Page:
typically characterized by the presence of trigger points.
The trigger point and its referral zone are sprayed in
unidirectional parallel sweeps while the muscle is
maintained at a passive stretch.
Source: Shah RV, Board Review 2005

434

1172. With regards to NCS’s:
1. Slowing of conduction velocity most often implies demyelination.
2. Diminished amplitude of the action potential implies
axonal damage
3. Prolonged distal latencies are seen in entrapment neuropathies
4. Needle electrodes are used only in morbidly obese individuals
due to attenuation of the AP signal secondary
to adipose tissue transduction blockade

1172. Answer: A
Source: Goodwin J, Board Review 2005

435

1173. Relative and absolute contraindications to MRI include:
1. hemodynamic instability
2. implanted pacemaker or defi brillator
3. signifi cant claustrophobia
4. Severe contrast reaction

1173. Answer: A (1,2, & 3)
Explanation:
1. Patients who are hemodynamically unstable should not
be placed in an MRI, as there is limited access to the
patient.
2. Implanted pacemaker or defi brillator is a
contraindication for MRI.
3. Claustrophobia is a relative contraindication and
pacemakers are an absolute contraindication.
4. Contrast reaction is not a contraindication to MRI.
It is a contraindication to contrast administration.
Source: Bieneman B, Board Review 2005

436

1174. Which of the following modalities does not use ionizing
radiation:
1. MRI
2. CT scan
3. Ultrasound
4. Radiography

1174. Answer: B (1 & 3)
Explanation:
(See lecture notes)
Source: Bieneman B, Board Review 2005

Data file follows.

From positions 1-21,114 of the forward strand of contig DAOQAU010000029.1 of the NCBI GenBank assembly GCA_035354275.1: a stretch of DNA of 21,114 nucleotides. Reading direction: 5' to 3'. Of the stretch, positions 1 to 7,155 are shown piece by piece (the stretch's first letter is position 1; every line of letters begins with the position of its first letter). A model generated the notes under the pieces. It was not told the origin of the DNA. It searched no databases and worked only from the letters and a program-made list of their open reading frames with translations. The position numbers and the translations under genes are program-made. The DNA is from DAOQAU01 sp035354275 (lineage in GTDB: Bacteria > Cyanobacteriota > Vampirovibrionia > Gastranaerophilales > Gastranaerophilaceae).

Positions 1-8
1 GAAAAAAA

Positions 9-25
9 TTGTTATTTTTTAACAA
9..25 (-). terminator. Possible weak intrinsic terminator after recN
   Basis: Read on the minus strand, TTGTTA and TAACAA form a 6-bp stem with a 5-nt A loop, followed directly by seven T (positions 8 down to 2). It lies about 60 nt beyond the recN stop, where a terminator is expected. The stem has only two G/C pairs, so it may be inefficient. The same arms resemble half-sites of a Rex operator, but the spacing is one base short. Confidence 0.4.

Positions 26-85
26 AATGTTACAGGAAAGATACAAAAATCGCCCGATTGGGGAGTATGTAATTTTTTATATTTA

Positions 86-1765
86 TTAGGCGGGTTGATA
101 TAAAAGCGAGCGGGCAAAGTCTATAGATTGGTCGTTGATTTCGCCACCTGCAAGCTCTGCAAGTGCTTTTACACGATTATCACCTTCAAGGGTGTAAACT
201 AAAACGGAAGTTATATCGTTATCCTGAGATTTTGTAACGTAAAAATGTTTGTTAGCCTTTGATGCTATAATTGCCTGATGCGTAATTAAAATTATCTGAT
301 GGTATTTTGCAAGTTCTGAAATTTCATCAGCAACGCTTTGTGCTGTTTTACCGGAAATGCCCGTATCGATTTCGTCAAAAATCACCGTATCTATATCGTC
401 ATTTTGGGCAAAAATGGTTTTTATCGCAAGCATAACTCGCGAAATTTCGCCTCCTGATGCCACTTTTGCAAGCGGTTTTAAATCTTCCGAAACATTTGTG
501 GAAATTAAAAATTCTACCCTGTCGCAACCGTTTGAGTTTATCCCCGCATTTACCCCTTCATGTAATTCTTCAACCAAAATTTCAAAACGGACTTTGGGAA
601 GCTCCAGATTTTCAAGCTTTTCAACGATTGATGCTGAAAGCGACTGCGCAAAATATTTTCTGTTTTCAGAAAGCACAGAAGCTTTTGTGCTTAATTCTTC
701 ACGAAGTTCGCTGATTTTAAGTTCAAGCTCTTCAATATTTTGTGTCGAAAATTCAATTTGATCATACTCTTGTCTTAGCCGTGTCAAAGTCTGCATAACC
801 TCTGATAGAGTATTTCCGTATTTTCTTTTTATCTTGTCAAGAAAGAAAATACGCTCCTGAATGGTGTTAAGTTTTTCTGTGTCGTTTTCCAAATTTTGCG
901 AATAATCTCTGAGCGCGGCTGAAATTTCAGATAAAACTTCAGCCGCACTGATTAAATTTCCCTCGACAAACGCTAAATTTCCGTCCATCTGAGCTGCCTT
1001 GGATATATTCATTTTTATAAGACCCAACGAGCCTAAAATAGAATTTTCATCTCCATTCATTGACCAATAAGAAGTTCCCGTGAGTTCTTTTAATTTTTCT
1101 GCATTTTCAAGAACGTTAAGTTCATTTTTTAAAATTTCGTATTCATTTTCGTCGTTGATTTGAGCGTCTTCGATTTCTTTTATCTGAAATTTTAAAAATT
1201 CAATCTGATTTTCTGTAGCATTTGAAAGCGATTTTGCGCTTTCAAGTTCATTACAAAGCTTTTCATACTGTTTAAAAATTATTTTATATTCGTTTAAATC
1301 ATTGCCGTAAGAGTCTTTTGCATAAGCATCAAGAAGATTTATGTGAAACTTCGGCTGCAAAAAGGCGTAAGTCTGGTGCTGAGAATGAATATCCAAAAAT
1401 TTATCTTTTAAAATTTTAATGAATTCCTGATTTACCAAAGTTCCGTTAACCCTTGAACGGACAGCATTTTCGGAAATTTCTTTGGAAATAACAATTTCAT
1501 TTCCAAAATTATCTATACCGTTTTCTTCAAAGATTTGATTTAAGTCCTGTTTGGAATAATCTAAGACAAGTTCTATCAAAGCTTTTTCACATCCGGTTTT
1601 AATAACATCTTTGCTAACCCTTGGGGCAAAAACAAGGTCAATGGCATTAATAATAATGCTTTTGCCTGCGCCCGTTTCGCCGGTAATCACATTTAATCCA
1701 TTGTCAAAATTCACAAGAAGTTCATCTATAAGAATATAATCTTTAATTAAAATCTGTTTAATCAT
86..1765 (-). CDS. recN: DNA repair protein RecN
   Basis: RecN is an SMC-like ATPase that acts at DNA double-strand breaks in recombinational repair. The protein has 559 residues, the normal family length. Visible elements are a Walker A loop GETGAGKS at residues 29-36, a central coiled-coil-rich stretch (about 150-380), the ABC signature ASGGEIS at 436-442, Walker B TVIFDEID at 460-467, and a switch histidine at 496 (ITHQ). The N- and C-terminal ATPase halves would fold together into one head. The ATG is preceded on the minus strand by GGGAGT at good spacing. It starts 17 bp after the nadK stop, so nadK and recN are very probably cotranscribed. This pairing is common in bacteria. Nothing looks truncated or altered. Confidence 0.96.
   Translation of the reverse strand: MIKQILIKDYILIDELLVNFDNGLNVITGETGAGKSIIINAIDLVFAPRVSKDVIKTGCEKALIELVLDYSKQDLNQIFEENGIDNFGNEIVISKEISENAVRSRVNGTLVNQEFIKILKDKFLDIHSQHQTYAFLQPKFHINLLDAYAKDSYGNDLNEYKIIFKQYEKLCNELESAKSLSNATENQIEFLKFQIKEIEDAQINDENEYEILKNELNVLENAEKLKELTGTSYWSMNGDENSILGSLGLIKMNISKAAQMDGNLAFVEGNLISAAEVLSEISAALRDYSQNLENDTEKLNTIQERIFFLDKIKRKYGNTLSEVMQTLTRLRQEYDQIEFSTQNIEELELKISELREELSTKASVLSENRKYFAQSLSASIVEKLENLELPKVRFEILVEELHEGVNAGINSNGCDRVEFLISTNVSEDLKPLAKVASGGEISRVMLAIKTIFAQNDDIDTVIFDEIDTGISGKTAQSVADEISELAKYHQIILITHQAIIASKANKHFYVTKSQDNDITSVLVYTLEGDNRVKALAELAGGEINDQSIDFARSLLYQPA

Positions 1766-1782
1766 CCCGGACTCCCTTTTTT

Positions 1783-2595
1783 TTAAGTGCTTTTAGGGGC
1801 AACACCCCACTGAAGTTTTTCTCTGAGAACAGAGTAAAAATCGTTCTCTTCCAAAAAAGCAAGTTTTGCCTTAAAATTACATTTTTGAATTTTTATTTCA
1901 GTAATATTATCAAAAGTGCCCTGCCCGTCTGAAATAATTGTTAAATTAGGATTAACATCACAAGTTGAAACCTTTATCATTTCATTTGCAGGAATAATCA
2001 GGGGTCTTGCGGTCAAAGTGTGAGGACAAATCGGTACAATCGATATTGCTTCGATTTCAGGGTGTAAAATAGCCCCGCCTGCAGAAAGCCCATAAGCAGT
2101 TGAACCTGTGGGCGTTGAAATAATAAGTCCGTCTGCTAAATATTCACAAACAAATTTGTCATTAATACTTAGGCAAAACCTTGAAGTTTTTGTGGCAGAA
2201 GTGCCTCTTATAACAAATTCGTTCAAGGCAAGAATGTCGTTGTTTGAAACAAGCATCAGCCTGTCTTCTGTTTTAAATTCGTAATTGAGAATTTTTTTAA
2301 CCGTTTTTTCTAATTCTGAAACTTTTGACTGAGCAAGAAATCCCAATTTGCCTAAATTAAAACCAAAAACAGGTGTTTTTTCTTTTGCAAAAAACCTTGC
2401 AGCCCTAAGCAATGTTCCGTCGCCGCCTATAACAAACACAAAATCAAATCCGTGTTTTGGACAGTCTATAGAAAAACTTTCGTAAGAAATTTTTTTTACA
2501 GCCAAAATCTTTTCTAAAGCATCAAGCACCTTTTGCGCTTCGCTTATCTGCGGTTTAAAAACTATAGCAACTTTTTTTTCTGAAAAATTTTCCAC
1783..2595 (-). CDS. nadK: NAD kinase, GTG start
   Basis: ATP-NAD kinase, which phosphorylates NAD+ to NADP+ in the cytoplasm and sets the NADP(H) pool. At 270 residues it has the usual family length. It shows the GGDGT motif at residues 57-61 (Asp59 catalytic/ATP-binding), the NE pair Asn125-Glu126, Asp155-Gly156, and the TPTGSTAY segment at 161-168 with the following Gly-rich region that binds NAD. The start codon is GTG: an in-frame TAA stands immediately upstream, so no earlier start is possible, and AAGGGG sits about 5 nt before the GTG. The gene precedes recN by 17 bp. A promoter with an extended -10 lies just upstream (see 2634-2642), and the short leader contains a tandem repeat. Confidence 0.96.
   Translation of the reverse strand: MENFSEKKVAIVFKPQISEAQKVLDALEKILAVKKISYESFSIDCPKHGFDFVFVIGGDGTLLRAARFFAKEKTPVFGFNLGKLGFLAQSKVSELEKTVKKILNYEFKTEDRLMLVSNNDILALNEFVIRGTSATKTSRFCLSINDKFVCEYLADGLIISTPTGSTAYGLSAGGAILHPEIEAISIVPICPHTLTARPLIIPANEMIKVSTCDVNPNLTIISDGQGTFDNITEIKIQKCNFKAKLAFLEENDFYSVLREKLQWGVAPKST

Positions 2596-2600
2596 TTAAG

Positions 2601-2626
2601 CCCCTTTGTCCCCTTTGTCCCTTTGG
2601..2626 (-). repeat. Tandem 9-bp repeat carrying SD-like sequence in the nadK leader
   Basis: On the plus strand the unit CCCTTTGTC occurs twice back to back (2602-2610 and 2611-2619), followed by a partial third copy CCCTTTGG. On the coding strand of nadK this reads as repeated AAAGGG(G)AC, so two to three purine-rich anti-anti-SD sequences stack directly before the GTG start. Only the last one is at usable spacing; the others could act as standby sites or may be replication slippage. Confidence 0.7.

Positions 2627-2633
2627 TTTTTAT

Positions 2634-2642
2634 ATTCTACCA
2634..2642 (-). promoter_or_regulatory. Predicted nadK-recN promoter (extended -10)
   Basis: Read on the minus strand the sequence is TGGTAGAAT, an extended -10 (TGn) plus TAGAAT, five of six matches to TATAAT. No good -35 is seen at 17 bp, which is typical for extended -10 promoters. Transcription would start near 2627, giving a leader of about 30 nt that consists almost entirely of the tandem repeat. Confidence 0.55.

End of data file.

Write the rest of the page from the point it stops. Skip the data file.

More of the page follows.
437

1175. MR signal:
1. Is based on electron spins
2. Fluid is hypointense on T1
3. Water is hyperintense on T2
4. The nucleus pulposus is dark on T2

1175. Answer: A (1,2, & 3)
Source: Bieneman B, Board Review 2005

438

1176. Immediately following complete transection of the
spinal cord, deep tendon refl exes and muscle tone below
the level of the lesion are most likely to:
1. Increase
2. Fluctuate according to the presence or absence of dysautonomia
3. Remain unchanged
4. Decrease

1176. Answer: B
Source: Goodwin J, Board Review 2005

439

1177. On axial MRI images of the lumbar spine
1. Ventral rami of L5 nerves lie on the ventral sacrum
2. Nucleus pulposus demonstrates T2 prolongation compared
to the annulus
3. The disc constitutes the anterior border of the intervertebral
foramen
4. The superior articular process lies anterior to the inferior
process

1177. Answer: E (All)
Explanation:
All of the above (reference: Renfrew; Atlas Spine Imaging,
Saunders, 2003, page 5)
Source: Bieneman B, Board Review 2005

440

1178. FDA approved indications for spinal cord stimulation
include
1. Angina
2. Peripheral vascular disease
3. Chronic pelvic pain
4. Neuropathic leg pain associated with multiple lumbar
spine surgeries

1178. Answer: D (4 Only)
Explanation:
There is literature support for spinal cord stimulation to
treat angina, peripheral vascular disease and chronic pelvic
pain but none of these indications are FDA approved at
present.